Paul Boll has filed a petition for a writ of habeas corpus,
indicating that his sentence is illegal and raising two
issues concerning his confinement and care while
incarcerated. Boll also moves this Court for appointment of
counsel and attaches a supporting affidavit.
serving two concurrent, eighty-year terms for aggravated
kidnapping and sexual intercourse without consent after he
entered pleas of guilty in 1996 in the Eleventh Judicial
District Court, Flathead County. The court also suspended
twenty years of Boll's sentence. The District Court
ordered that Boll must complete several therapies, programs,
and all phases of sex offender treatment program (SOP) before
provides more background in his instant petition. He states
that on December 19, 1995, the District Court entered an
Order to transfer him "from Youth Court to Adult
Court." He explains that, because of his initial
placement in the Montana State Prison, he missed the deadline
for filing his sentence review application. He states that he
filed a notice of appeal as a pro se litigant and made
"note of counsel's failure to do so" Boll adds
that this Court should have afforded him more latitude in his
appeal before its dismissal. He notes that he was sent
out-of-state to Texas in late 1997 to 1999. He challenges his
counsel's effectiveness and claims ineffective assistance
of counsel regarding the evidence presented at sentencing.
Boll requests that this Court remand his matter for
resentencing on this issue.
also alleges that over the years with his different
placements and confinements that he is unable to complete all
phases of SOP. He claims that his safety was jeopardized in
one cell block "knowing the recent history of animosity
towards sex offenders on that block in particular," and
that he was "forced to choose between personal safety
and, treatment participation." He requests that he be
allowed to appear before the Board of Pardons and Parole
"for consideration of his parole without regard to [the]
requirement that he complete Sex Offender Treatment Program
at the Montana State Prison."
more than twenty years too late to raise issues concerning
his sentencing or his counsel's representation. Boll did
file a notice of appeal on January 15, 1997, and this Court
dismissed his appeal because Boll failed to file a written
statement showing good cause that his appeal should proceed.
State v. Boll, No. 97-105, Order dismissing appeal
(Mont. Aug. 26, 1997). Habeas corpus relief is not an option
for Boll. "The writ of habeas corpus is not available to
attack the validity of the conviction or sentence of a person
who has been adjudged guilty of an offense in a court of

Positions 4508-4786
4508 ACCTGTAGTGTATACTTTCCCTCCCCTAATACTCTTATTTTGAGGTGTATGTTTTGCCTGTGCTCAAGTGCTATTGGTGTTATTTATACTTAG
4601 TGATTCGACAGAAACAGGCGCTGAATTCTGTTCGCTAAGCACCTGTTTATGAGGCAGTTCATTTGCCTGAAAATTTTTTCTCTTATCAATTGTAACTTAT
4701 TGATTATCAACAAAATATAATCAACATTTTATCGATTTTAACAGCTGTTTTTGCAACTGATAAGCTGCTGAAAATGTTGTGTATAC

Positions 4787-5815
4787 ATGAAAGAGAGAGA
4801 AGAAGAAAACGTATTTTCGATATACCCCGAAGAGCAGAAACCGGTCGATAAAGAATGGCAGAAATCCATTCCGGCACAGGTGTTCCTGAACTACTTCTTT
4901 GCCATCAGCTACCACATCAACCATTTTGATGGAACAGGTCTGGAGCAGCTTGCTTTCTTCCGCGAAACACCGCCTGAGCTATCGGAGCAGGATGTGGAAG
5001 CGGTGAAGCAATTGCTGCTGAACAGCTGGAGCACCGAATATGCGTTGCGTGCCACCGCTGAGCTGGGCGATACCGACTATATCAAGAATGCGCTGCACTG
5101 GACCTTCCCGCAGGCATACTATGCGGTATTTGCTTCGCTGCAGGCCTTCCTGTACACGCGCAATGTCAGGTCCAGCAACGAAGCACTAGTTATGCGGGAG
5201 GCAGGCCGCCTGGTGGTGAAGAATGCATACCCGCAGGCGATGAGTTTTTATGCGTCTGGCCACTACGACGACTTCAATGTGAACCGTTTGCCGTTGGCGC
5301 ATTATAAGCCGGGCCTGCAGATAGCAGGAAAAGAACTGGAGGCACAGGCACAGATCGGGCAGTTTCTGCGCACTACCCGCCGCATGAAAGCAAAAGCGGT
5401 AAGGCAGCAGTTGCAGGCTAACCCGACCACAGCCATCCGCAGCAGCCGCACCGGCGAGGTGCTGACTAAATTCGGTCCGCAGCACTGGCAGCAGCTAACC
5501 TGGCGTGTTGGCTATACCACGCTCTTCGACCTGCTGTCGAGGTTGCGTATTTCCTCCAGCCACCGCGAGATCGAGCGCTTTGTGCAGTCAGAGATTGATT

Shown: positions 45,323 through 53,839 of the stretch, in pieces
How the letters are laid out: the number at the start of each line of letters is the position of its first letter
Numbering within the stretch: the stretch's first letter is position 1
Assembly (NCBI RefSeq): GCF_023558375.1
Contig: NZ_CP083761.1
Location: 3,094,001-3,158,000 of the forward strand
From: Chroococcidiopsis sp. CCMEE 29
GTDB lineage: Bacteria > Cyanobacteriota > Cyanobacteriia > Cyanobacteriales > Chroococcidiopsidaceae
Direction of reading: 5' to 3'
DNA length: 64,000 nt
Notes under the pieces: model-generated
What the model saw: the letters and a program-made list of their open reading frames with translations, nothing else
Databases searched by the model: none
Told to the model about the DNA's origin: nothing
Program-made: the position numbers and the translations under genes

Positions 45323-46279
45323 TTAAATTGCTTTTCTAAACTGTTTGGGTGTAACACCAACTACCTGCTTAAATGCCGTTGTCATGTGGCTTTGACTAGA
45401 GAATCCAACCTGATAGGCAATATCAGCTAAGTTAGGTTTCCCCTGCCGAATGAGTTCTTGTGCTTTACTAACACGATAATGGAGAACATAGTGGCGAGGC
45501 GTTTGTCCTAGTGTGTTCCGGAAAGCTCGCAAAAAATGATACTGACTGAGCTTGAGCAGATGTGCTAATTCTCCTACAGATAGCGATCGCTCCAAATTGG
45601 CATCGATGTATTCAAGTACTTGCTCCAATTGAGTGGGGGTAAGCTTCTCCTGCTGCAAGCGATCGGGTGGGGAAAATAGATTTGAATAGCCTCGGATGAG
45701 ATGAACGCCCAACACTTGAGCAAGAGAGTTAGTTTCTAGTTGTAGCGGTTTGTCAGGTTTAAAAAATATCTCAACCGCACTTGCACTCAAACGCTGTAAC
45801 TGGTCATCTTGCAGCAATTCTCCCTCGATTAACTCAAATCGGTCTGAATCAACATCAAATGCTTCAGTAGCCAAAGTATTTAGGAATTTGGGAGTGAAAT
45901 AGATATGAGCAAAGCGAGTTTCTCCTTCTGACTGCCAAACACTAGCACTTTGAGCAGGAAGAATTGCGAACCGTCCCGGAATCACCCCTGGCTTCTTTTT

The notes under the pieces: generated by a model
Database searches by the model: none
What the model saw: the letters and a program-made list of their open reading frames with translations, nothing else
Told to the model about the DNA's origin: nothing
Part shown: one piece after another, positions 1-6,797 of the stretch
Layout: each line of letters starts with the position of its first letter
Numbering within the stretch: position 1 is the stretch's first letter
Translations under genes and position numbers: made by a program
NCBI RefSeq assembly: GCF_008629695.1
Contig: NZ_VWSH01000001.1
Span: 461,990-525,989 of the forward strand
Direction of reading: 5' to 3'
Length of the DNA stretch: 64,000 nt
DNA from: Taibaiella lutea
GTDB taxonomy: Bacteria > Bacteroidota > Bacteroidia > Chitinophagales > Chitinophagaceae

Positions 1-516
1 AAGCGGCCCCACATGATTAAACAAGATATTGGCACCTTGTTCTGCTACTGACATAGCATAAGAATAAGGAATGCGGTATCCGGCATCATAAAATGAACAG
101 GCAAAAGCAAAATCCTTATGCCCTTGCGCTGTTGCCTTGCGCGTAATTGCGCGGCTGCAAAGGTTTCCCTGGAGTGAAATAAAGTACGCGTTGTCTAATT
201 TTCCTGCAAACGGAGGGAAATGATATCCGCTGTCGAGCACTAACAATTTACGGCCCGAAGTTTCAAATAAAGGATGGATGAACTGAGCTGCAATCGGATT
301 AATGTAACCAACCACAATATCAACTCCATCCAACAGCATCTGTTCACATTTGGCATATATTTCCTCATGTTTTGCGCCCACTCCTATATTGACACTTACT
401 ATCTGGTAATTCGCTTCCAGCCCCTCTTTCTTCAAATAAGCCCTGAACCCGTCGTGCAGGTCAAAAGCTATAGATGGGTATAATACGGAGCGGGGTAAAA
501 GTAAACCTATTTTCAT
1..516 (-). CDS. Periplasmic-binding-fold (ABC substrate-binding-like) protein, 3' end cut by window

record and has exhausted the remedy of appeal." Section
46-22-101(2), MCA. Boll appealed his conviction and sentence
in 1997. Although he did not prosecute his appeal with this
Court, he has nonetheless exhausted this remedy. Boll is
procedurally barred from raising these issues now.
to Boll's allegations about prison housing and failure to
complete SOP. He claims cruel and unusual punishment under
the Eight Amendment of the U.S. Constitution. These
allegations are not properly raised in a petition for habeas
corpus relief. Section 46-22-101(1), MCA. The remedy of
habeas corpus is not appropriate for constitutional claims.
Gates v. Missoula County Comm'rs, 235 Mont. 261,
261-62, 766 P.2d 884, 884-85 (1988). Boll has not
demonstrated illegal incarceration on this basis either.
this Court does not schedule parole hearings or revise parole
ineligibility restrictions. The Flathead County District
Court imposed a parole restriction upon Boll and provided the
reasons. Section 46-18-202(2), MCA (1995). The District Court
As required by the sentencing guidelines for imposition of
this sentence, the Court has considered a number of factors
in aggravation and mitigation of this sentence. The Court
is concerned that the Defendant poses a substantial danger
to society and that society needs protection from the
Defendant. In addition, the Court has considered the
punishment of the Defendant for this crime and his eventual
rehabilitation. The overwhelming aggravating circumstance
in this case is that the Defendant repeatedly raped the
victim vaginally, anally and orally and inflicted bodily
injury upon her by choking her and binding her hands with
an electrical cord. This crime occurred over several hours
and in various locations. The Defendant then left the
victim bound in the trunk of a car to possibly die. The
Defendant may well have occasioned the victim's death
but for her ingenuity in escaping her imprisonment in that
car trunk. The Court finds that the Defendant's conduct
shows an absolute lack of empathy for his victim as
disturbing as can be imagined.
Sentence and Order, at 5-6 (Mont. Eleventh Judicial Dist. Ct.
Oct. 21, 1996). Regarding Boll's placement, confinement,
and treatment progress, his options for relief are with the
Department of Corrections by submitting his concerns via the
grievance procedure there. Boll has not demonstrated illegal
incarceration. Therefore, IT IS ORDERED that Boll's
Petition for a Writ of Habeas Corpus is DENIED.
FURTHER ORDERED that Boll's Motion for Appointment of
Counsel is DENIED, as moot.
Clerk is directed to provide a copy of this Order to counsel
of record ...